Hey, I’m a complete beginner at this stuff and I’m kinda stressing right now, I bought a 20 gallon kit and set it up on Sunday and added water conditioner and a biological booster, then today, Tuesday I got 4 fish and added them to the tank. 3 tiger barbs and a bala shark. The bala shark seems to be dying and I’m scared that I’ve ruined everything and I don’t know what to do, please help
Hi Dawson, there are quite a few concerns here. Firstly, your tank won’t have completed the nitrogen cycle in such a short space of time. If it’s possible I recommend returning the fish until the tank is safe to add them to. Secondly, a 20 gallon tank is way to small for a Bala Shark, they need a minimum 150 tank as they reach full size. You can read our care guide on them here: https://www.fishkeepingworld.com/bala-shark/ Unfortunately I don’t recommend them to beginners. The Tiger Barbs are a good beginner fish, again we have another care guide for them here: https://www.fishkeepingworld.com/tiger-barb/
Hi I’m wanting to change my penguin biowheel (HOB) for a Fluval C3 HOB filter pump.
I’ve been using the biowheel since I started the tank a fee months ago. Since the Fluval doesn’t have the wheel, should I worry about changing it at this point? (Beneficial bacteria?)
I can’t seem to ‘fix’ the wheel to spin constant anyway no matter what I do. Which is why I’m trying to change the pump.
It is not a new tank and I have a 20gal with 2 Platy’s only.
Hi Alicia, If you can reuse any of the filter media from your first filter in the second filter in anyway, that should be fine. Many thanks, Robert
Hi, greetings from india, i have 60ltr tank with 3 goldfish of 2inch sizes, i am using a small powerhead filter, but worry about current of water flow, should i change to air powered sponge filter or keep powerhead filter 24/7?,
Any advice in flower of water and goldfish relation? Sorry for bad English, thank you for great information
Hi Parimal, Goldfish don’t like strong flowing water, but they also require a good filter as they create a lot of waste. The tank size that they are currently in is way too small for them. They need a minimum of 60 gallons for 3 Goldfish. Thanks, Robert
Can you tell me in a beginners 5 gal tank, does the lite stay on all nite?
Hi Lou, no the light should only be on for between 8-12 hours per day, Thanks, Robert
Is putting one black moor and one common goldfish in a ten gallon tank overstocking? They are both around 2-3 inches.
With a 25% weekly water change, do you add chemicals according to tank size or amount of fresh water being added?
Is it fine for me to keep one male betta in a 2 1\2 gal tank? Also, could you recommend some more beginner fish\other aquatic creatures that I can keep in a 2 1\2 gal tank?
I have a 10 gallon tank, the water is constantly white cloudy. I only have one small fish, I’ve done water changes, bought a second 20 gallon filter, took water sample to the fish store levels are fine. I am at a loss on how to clear the water up. Any ideas on what could be causing this?
I have a 30 gallon tank and I had duckweed and a few live plants i recently changed the filter pad after 2 months cause I was told you shouldn’t change it to often I previously had a 10 gallon tank and did great with that but this 30 gallon is causing me some issues so if anyone has advice to successfully set up a 30 gallon tank please let me know I now have cloudy water and 3 fish have died so idk what to do
How do you keep your water clear in your tank ?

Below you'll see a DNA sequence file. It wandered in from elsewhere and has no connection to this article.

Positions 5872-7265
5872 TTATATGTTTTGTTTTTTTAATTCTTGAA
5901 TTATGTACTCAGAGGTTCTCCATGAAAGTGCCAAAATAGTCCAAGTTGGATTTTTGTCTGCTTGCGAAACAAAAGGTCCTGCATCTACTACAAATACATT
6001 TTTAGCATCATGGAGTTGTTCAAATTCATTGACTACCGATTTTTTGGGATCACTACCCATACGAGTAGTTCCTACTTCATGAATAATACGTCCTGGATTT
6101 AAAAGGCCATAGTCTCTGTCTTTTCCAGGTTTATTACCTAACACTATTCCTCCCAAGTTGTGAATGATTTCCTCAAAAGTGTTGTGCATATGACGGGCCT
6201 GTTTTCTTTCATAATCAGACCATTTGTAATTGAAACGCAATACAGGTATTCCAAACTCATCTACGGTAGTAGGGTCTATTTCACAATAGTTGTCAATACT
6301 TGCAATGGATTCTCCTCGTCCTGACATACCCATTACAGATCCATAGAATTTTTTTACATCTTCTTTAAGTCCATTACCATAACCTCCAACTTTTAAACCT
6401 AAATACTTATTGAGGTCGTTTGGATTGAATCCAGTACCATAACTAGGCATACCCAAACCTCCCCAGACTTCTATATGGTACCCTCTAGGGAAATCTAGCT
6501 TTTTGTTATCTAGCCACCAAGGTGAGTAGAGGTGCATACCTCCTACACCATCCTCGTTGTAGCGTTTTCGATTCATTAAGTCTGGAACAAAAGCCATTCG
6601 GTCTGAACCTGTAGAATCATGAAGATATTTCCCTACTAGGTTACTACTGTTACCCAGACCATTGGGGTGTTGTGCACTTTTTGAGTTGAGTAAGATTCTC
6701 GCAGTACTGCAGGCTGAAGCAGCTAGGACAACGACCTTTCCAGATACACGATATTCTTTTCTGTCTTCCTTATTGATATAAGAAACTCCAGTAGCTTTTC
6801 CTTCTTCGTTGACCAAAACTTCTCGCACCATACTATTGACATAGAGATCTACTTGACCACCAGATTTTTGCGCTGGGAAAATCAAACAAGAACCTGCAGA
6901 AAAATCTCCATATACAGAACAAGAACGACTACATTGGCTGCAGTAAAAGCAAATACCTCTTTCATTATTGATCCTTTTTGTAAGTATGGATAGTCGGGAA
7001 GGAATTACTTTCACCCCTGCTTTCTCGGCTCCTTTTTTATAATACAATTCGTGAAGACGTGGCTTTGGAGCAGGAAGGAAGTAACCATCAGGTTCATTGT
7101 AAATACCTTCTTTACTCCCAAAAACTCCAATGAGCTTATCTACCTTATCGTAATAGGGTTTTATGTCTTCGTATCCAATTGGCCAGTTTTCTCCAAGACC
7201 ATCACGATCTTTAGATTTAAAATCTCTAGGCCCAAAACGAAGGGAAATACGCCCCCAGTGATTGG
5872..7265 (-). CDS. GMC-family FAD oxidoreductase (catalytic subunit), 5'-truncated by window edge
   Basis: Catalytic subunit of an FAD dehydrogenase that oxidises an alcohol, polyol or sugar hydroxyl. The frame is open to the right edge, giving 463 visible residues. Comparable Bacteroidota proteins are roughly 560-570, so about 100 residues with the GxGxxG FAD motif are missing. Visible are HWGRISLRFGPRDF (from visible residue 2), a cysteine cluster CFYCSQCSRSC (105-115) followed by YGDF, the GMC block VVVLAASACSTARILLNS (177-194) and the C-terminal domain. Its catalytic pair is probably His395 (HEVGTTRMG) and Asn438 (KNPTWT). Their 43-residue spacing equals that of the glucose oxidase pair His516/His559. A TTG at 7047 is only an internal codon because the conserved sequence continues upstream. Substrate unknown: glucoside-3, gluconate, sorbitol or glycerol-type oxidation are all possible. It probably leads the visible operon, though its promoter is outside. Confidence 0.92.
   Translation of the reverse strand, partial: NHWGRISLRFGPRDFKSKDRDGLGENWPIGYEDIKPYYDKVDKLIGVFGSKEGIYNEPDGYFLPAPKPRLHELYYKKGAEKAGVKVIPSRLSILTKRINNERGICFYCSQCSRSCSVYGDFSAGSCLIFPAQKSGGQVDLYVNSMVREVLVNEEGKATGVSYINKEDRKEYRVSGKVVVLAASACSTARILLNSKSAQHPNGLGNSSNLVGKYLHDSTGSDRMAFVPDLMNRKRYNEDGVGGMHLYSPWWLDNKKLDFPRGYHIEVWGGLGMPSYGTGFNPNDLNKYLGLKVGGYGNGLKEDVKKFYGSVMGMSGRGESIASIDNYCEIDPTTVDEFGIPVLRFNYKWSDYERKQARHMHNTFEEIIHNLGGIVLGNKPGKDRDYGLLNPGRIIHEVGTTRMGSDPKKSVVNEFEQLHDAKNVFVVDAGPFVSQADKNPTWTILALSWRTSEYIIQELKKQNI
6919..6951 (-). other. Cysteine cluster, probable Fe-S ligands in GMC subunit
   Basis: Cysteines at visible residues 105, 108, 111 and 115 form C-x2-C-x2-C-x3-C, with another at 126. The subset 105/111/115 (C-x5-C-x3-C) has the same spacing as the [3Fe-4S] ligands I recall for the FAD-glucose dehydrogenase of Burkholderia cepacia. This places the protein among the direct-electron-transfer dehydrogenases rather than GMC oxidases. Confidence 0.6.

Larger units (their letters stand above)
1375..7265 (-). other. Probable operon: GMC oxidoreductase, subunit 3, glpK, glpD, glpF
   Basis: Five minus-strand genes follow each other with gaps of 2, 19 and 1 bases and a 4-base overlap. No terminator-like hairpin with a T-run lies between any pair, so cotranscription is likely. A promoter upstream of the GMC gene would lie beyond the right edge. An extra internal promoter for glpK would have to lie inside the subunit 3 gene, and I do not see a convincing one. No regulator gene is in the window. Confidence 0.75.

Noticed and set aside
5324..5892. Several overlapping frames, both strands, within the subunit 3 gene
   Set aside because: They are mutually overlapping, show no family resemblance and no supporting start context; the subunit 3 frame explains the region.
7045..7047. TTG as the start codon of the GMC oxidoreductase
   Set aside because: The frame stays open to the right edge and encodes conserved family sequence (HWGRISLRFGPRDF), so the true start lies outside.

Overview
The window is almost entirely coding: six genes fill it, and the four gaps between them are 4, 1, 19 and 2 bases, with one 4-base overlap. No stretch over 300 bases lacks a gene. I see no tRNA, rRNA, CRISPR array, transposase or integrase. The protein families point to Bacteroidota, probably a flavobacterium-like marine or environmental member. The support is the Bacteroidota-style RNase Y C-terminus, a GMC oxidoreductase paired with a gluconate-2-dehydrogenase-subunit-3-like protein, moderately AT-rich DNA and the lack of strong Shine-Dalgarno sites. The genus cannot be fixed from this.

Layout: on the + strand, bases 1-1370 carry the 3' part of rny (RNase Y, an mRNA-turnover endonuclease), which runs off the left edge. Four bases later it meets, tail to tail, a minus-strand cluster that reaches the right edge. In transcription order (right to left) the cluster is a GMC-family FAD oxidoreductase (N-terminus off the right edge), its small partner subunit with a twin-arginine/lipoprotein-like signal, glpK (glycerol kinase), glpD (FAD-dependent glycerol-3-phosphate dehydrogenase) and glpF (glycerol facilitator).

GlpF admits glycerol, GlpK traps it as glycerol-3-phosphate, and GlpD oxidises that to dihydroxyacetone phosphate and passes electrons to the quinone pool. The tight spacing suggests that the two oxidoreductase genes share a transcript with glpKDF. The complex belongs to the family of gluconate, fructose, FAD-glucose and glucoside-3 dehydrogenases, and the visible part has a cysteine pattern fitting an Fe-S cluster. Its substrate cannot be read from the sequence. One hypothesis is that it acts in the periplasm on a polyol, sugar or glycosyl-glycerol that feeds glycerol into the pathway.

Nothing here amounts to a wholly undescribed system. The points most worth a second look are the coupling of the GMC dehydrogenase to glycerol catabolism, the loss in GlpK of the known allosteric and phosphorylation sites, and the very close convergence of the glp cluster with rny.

Was hoping you could help me. I bought a 37 gallon tank and cycled it upstairs in my house my wife made me move it downstairs I managed to get 75-85% of the water out to be able to move it. The day after I took the water out I moved it with my friend downstairs. I left the substrate in there as well and when I moved it downstairs I just filled the tank back up with new water put in the necessary amount of water conditioner and biological startup solutions and everytime I test my water my nitrite is really high…why??? In 3 days when it was upstairs I had the tank through the cycle and ready for fish now it’s been a week almost 2 and I can’t get it to cycle…tonight is the second night I will attempt a 50% water change and add a bunch of that biological start up stuff. I feel like I’m running out of options…please send help!
hi, I have a 2.5-gallon tank. I have a goldfish two one inch fish of which I don’t know the species do I need a bigger tank?
I just started with a 10 gallon fish tank. It’s been 4 days since I cycled the water. To check on it, I’ve had 9 baby tetra fishes who are doing well. Today I bought 2 small gold fish, 1 glass sucker fish, 1 small snail to add to my tank. I noticed that the water is cloudy. I did another testing and my ammonia level is at 2. Should I recycle the water to get it back to 0? I have set aside treated water and tested it.
I have emptied my 56L tank, and cleaned it, as I’m moving house soon. The 20 odd fish and shrimp are in a small transit tank containing some of the old tank water and some fresh. The filters are the same, but have been rinsed.
My tank has been re-filled with freshly treated water, and my filter and heater is on. My question is, how long should I wait before putting the fish back into the bigger tank. I have a moss ball and will be putting the transit water into the bigger tank.
I was hoping a few days, as the transit tank is only about 15L.
I trusted what the pet store said and kept a Betta in a 1 litre tank, and doing a 100 percent water change fornightly (with the fish in a cup). About 2 months ago I leaned that that isn’t a proper sized tank for a Betta and bought an 11 gallon tank with a large filter, meaning around 10 gallons of swimming space. The fish ended up dying because I didn’t have the proper care for it. I now have a Betta and 2 corydoras living happily. Thankyou for informing people to not make the same mistake I did.